Issue #16430 has been updated by MikeVastola (Mike Vastola).


sawa (Tsuyoshi Sawada) wrote:
> What is the purpose of writing the code in three different files? It only looks to me that it is making things more complicated.

I was trying to offer a minimal (non)-working example. The benefit arises when there is more code and it makes sense to separate out features into their own files/nested modules.

> A::B.foo and A::C.foo are undefined, and return a NoMethodError, as expected. If you meant A::B#foo and A::C#foo, then they do not make sense because A::B and A::C are modules, not classes.

My mistake. I meant to write `self.foo`. I will fix.

----------------------------------------
Feature #16430: Resultion of constants in enclosing class/module affected by how nested classes/modules are declared
https://bugs.ruby-lang.org/issues/16430#change-83302

* Author: MikeVastola (Mike Vastola)
* Status: Rejected
* Priority: Normal
* Assignee: 
* Target version: 
----------------------------------------
I'm not sure if this is intentional (in which case it really isn't documented anywhere, and probably should be) or a bug, but imagine the following code:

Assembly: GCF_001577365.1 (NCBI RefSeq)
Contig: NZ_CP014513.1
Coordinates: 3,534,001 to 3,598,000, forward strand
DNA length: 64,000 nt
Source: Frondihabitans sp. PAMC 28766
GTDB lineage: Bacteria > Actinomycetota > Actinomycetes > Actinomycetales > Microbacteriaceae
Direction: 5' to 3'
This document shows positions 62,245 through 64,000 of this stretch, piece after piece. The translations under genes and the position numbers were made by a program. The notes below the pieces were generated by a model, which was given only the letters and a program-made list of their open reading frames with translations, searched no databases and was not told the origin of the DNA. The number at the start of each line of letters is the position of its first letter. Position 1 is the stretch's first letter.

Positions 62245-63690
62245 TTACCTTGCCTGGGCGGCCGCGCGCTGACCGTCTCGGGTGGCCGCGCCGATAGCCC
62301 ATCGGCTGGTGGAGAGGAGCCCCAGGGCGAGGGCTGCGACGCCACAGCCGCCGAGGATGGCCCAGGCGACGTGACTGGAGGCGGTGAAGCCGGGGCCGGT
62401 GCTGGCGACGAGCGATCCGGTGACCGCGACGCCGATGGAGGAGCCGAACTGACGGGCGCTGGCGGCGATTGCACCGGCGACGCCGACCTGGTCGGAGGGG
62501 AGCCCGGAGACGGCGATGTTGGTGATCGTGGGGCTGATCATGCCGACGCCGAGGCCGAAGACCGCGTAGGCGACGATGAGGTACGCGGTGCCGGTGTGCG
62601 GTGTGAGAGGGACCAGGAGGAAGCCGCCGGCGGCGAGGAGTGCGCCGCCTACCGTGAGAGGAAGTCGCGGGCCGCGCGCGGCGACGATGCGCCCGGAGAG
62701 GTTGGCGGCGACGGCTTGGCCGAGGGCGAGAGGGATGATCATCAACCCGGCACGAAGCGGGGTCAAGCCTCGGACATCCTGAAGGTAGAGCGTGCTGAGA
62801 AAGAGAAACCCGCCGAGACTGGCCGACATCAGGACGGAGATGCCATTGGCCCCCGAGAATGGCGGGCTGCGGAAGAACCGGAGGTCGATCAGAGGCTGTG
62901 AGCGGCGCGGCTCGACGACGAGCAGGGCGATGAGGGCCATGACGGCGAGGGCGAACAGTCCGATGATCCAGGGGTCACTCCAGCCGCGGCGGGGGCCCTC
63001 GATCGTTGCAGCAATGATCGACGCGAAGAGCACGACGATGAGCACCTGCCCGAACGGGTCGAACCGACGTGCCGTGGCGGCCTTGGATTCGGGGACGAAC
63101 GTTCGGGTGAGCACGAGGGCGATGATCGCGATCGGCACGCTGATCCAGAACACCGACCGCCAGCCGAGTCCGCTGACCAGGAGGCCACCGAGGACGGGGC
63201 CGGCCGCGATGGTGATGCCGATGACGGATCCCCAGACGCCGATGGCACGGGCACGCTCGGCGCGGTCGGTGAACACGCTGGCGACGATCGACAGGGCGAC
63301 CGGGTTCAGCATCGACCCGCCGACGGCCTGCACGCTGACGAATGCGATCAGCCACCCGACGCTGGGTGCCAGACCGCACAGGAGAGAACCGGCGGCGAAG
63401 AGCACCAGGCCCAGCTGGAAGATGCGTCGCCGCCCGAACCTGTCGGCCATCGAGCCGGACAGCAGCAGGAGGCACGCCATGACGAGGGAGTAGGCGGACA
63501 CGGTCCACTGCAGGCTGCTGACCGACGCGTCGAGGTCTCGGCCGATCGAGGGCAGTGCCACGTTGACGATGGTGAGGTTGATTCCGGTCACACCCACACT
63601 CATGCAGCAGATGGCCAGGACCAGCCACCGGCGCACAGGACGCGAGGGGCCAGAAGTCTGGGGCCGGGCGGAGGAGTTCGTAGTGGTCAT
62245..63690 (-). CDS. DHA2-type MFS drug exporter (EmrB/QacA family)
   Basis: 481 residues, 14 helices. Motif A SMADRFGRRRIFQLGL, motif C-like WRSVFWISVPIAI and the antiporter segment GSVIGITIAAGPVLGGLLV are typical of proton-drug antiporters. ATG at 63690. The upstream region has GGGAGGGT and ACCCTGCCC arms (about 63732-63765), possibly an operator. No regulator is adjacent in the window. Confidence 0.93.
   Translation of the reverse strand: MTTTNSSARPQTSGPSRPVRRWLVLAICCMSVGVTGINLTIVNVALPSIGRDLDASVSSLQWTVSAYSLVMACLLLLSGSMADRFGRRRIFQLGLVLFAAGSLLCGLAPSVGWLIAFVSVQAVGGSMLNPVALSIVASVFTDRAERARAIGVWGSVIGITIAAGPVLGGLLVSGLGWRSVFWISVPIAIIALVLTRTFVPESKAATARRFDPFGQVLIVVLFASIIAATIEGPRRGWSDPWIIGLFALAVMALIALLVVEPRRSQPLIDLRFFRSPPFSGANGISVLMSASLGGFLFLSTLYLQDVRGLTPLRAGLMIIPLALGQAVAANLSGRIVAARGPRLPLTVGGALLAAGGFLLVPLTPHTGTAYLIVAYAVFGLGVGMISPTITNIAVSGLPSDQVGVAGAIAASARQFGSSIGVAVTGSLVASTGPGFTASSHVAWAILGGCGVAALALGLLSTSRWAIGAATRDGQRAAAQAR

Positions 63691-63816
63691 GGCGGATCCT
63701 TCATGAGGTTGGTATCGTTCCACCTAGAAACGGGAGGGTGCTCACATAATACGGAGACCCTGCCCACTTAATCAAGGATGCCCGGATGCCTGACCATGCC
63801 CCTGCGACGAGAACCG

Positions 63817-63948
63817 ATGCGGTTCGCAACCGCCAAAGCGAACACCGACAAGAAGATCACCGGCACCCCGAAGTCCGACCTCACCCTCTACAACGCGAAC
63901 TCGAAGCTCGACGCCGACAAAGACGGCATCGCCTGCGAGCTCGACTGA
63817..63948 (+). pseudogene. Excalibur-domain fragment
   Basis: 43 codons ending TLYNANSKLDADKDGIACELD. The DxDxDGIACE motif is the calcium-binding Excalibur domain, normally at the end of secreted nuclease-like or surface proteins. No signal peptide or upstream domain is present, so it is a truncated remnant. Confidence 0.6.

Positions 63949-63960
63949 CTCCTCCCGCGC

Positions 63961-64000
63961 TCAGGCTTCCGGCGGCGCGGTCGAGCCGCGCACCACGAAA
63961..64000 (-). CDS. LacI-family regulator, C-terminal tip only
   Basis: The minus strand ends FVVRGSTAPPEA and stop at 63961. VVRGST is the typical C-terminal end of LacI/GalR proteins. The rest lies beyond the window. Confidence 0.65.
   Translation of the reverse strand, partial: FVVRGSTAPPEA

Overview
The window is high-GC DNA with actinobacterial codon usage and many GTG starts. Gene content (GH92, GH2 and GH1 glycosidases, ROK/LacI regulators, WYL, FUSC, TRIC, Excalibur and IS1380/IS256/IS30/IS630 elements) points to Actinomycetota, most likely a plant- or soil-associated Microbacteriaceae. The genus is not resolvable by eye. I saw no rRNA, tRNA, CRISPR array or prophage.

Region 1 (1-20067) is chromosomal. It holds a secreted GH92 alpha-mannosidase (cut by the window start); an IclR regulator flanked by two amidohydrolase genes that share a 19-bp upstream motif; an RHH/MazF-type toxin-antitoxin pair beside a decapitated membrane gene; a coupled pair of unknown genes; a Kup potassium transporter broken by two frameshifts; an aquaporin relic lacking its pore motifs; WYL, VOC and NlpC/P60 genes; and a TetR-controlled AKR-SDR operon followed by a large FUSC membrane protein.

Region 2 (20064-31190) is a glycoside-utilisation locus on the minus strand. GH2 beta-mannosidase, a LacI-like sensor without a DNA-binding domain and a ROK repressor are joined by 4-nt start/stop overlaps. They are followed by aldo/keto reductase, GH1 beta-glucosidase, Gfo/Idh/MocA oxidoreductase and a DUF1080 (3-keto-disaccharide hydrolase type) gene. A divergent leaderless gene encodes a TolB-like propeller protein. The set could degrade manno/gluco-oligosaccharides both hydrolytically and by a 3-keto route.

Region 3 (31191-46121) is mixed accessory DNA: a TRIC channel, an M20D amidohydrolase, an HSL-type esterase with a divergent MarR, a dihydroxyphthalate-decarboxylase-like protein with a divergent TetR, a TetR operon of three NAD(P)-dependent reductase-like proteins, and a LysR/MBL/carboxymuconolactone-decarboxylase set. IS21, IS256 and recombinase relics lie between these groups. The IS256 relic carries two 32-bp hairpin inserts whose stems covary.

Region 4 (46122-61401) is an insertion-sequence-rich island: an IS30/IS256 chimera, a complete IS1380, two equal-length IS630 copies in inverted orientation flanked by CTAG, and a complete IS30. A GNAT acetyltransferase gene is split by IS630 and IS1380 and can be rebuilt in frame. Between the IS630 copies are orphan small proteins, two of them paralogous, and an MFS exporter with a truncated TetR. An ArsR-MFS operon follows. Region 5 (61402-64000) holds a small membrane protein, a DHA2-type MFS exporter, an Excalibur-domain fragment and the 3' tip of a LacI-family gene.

``` ruby
# lib/a.rb
module A
  FOO = :BAR
end

# lib/a/b.rb
require_relative '../a'
module A::B
  def foo
    FOO
  end
end

# lib/a/c.rb
require_relative '../a'
module A
  module C
    def foo
      FOO
    end
  end
end

```

If I were to evaluate `A::B.foo`, I would trigger a `NoMethodError (undefined method 'foo' for A::B:Module)`.
However, if I were to evaluate `A::C.foo`, I would get `:BAR`.

This was really confusing to debug because I've been writing the more compact syntax forever where possible without realizing it impacted variable resolution, and it seems kind of bizarre and counter-intuitive that it would work this way.


*  *  *  *

Also, playing with this a bit more, there are some really weird artifacts going on: apparently different methods within the same class/module can have different nestings depending on the context in which they were added to the class?

For example:
``` ruby
module A
  X = 1
end

module A::B
  X = 6
end

module A
  module B::C
    Y = 9
    Z = X + Y # 10
  end
end

module A::B
  module C
    N = X + Y # 15
  end
end

```




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